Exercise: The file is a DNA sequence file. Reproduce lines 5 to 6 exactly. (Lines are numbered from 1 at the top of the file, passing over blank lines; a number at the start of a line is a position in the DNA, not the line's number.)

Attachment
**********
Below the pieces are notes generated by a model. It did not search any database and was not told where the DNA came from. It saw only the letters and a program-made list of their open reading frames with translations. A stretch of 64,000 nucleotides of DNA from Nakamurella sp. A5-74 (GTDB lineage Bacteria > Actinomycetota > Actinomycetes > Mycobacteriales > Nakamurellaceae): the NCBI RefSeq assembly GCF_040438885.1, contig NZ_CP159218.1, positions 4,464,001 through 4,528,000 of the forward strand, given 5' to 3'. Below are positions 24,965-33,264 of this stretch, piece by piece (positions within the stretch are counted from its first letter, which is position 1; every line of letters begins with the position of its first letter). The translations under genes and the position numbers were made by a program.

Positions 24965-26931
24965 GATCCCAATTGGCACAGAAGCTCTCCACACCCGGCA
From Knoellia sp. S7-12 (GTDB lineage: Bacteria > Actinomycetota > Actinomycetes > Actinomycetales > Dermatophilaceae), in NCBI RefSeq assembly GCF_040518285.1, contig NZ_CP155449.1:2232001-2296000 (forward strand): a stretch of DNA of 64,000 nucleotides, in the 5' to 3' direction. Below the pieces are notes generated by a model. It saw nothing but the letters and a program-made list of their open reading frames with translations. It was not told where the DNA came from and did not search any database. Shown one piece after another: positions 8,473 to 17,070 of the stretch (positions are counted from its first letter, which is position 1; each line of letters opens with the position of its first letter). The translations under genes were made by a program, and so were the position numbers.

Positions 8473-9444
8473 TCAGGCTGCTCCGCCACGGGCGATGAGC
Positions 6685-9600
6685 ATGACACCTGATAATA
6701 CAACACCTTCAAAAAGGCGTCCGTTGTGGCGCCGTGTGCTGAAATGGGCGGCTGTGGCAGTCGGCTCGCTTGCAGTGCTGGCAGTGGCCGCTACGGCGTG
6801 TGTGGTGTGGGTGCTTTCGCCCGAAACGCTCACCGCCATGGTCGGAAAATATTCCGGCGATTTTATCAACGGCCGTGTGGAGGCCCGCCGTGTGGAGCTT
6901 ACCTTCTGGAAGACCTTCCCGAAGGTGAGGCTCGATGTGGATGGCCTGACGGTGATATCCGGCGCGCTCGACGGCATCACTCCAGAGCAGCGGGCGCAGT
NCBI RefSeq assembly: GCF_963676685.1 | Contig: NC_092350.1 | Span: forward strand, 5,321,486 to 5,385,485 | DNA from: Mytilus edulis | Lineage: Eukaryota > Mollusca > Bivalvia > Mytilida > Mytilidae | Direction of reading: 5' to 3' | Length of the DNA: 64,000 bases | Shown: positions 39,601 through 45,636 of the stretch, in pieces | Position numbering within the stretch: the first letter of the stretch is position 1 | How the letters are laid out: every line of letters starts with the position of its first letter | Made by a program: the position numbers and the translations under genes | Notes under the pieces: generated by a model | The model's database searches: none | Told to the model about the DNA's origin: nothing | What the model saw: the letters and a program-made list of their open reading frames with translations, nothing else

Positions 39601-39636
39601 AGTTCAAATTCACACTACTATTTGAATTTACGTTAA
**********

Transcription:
Positions 8473-9444
8473 TCAGGCTGCTCCGCCACGGGCGATGAGC